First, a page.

- Roman Emperor Nero sang and acted on the stage, and also competed in gladiator races. Many old-school upper-crust Romans disapproved, believing that Nero was undermining the dignity of his office. (Pliny called him an "actor-emperor".) Actors were in the early Roman Empire considered a very lower-class profession, and this was in line with Nero's general preference for the lower classes over the aristocracy.
- Henry VIII (him with the wives) was a musician, writer, accomplished sportsman in various fields, and was well regarded as intensely charismatic and entertaining to be around... at least in his youth, as he infamously declined into a bitter, fat, ugly and paranoid psychopath as he aged.
- Before every joke about Bill Clinton was related to his sexual improprieties, he was known for playing the Saxophone (though the jokes are more along the lines of how quickly it was that Bill was ready to pull it out and start a jam session with musicians and somehow not come off as Totally Radical pandering or just that with the sax and sunglasses he looked the part of a jazz or blues musician and rarely about the quality of the music. Clinton was a really good player for a hobbyist), to the point that the theme song for Animaniacs had a line about it in their Theme Song (though this was more because "While Clinton plays the Sax" somewhat rhymes with "Animaniacs" when sung).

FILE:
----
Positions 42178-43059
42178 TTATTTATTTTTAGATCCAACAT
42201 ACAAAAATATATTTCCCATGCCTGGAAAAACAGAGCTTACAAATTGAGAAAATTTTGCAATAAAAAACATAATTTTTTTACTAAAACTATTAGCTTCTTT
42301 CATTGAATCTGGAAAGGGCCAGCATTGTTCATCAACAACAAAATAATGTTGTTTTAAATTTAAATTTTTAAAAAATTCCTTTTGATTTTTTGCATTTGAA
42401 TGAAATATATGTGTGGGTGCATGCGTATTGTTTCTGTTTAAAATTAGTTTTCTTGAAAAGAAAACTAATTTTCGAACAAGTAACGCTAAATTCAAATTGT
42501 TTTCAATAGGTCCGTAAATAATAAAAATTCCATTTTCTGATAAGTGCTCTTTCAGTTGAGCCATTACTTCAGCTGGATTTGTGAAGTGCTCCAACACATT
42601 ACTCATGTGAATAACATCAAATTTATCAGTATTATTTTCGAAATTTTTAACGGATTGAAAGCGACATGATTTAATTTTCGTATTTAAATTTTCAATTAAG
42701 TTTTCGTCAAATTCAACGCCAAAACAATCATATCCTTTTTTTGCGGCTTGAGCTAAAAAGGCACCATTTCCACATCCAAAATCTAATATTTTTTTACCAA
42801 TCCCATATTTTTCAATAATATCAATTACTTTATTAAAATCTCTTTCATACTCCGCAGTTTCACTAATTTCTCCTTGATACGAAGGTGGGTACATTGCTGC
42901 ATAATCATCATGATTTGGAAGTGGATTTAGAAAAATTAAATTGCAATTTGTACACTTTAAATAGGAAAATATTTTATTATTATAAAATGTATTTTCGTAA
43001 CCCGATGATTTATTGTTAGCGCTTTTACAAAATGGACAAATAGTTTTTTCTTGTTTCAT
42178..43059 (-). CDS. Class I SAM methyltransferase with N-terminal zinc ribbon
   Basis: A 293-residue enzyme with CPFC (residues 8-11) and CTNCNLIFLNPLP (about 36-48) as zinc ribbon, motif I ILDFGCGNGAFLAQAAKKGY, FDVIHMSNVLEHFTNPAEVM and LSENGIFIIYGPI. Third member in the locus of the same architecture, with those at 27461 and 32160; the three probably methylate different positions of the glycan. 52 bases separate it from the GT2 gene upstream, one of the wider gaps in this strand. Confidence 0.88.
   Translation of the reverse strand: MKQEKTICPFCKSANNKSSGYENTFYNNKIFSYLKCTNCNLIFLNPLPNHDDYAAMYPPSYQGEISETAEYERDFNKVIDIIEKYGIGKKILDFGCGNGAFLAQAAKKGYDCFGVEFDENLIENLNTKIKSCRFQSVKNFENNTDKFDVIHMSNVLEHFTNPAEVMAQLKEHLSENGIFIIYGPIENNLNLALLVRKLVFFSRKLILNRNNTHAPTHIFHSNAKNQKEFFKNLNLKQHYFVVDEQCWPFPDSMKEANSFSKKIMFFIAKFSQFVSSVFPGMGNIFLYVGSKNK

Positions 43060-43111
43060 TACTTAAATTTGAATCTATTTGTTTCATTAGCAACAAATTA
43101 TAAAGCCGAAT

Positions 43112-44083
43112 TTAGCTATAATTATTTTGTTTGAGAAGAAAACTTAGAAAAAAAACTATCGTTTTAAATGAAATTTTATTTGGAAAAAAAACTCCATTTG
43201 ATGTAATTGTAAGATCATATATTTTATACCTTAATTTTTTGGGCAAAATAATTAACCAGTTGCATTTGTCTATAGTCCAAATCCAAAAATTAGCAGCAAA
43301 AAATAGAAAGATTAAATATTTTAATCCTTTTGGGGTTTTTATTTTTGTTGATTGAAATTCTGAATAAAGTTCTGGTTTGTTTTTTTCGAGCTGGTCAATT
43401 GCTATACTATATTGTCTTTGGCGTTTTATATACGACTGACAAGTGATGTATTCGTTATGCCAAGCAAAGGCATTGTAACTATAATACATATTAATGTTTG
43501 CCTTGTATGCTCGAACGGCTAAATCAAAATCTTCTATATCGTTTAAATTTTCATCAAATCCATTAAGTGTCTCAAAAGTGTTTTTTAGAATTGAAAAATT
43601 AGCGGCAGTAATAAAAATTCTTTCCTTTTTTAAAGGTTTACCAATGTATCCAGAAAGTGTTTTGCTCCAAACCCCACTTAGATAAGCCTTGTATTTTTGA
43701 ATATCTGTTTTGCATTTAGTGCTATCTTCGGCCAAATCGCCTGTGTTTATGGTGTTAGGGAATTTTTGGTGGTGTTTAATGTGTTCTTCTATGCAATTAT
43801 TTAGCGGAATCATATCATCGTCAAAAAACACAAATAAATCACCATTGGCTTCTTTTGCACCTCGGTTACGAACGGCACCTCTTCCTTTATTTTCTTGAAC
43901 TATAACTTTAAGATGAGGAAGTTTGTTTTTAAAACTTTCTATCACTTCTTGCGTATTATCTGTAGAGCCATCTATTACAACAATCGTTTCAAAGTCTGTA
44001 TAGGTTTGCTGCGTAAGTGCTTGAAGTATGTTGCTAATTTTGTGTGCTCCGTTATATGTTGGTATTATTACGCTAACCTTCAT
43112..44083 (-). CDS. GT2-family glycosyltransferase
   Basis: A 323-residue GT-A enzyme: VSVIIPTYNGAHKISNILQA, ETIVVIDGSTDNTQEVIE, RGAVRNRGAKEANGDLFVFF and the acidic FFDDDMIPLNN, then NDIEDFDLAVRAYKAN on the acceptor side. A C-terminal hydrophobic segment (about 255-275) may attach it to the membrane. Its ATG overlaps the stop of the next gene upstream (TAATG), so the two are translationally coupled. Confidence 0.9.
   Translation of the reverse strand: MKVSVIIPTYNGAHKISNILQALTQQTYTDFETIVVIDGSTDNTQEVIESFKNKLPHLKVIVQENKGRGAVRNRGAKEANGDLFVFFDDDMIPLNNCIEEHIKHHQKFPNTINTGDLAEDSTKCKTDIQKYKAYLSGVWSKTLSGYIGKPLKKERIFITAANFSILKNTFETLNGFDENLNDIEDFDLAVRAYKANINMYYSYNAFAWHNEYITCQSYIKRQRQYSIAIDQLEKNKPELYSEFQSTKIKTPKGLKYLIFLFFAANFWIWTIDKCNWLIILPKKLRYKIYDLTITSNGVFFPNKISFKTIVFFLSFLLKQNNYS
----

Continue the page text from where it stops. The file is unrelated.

- Two United States Presidents were in show business before holding elected office (Ronald Reagan and Donald Trump) and were household names before their career switch. In Reagan's case, most would agree he was a better Statesman than an Actor, even if they didn't agree with his policies. Some critics dismissed him as an actor playing the role of President, but he'd already been rather politically active during his acting career and had already served 2 terms of governor of California before running for President, so this didn't hold a lot of water. Debates about Donald Trump's Hollywood vs. Washington career are less clear cut on the matter, and that's all we'll say about that, thank you.
- The number of actors turned politician in non-presidential offices in America politics, plus the rise of career politicians behaving like celebrities has often led to jokingly calling Washington D.C. "Hollywood for Ugly People". The fact that the #Metoo movement caught a lot of politicians and celebrities in its accusations has led to some people pointing out that "Ugly" specifically means physically unattractive (or at least what passes for physically unattractive by Hollywood standards) and not metaphorical in any context. Both cities are filled with that kind of ugly.